Social Media & the African Narrative — A Clubhouse Event Recap

  1. The traditional media has created and fostered a negative perception of Africa, often as a place of poverty, conflict, and disease. Ivy shared that as proof of the media’s culpability, National Geographic recently apologised for decades of racist reporting on Africa. Wacera added that this reality is also rooted in the use of photography as a tool of colonisation in Africa, the same tool photographers like herself are using to change the African narrative.
  2. As content creators committed to changing the African narrative, both Ivy and Wacera think deeply and strategically about the way they create and share content online. Ivy used content about and appealing to Ghanaian, African-American, Caribbean, and others of the global Black diaspora on Ghana’s Year of Return social media to portray Ghana as an inclusive environment for all, a strategy which paid dividends in the number of the visitors who came to Ghana that year. At Everyday Africa, Wacera and her team’s structure of our storytelling is authentic to how the platform began. Since 2012, Everyday Africa photographers living and working across Africa take photos with their camera phones, freezing images of everyday life in the countries we work in. Their common ground is a camera phone, an image of everyday life, and Instagram.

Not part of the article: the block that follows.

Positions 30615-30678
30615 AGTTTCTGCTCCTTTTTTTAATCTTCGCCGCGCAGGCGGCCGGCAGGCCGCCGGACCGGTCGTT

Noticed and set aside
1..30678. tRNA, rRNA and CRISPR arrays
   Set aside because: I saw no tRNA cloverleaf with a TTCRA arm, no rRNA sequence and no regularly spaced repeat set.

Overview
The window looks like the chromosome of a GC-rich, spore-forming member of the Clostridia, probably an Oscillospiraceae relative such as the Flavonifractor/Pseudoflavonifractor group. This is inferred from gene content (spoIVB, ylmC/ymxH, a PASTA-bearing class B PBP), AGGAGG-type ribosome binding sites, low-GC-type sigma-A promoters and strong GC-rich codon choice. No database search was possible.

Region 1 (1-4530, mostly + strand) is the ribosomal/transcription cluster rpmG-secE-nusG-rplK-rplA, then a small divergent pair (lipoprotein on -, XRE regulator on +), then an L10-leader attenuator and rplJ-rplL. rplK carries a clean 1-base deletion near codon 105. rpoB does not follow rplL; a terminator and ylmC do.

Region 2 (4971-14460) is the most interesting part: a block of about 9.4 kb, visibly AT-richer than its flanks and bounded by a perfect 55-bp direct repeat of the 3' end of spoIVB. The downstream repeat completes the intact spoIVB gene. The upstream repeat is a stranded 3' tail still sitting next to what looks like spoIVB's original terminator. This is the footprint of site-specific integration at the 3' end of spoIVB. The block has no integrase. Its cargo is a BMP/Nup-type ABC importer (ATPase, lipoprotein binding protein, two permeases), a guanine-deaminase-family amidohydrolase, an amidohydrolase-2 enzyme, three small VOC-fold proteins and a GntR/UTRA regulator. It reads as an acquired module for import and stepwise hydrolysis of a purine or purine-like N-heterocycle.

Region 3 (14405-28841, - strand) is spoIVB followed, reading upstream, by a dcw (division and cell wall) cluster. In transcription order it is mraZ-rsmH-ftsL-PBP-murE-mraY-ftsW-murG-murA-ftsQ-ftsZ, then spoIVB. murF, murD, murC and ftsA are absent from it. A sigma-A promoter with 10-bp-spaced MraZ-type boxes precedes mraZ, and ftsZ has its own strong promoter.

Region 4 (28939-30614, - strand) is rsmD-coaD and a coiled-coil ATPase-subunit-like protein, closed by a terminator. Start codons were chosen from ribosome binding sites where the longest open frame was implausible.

3. Finally, Wacera concluded with this poignant point on how African governments can support content creators:

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Bridget K Boakye

Bridget K Boakye

Data Science student at FlatIron School focused on Africa; Writer, Entrepreneur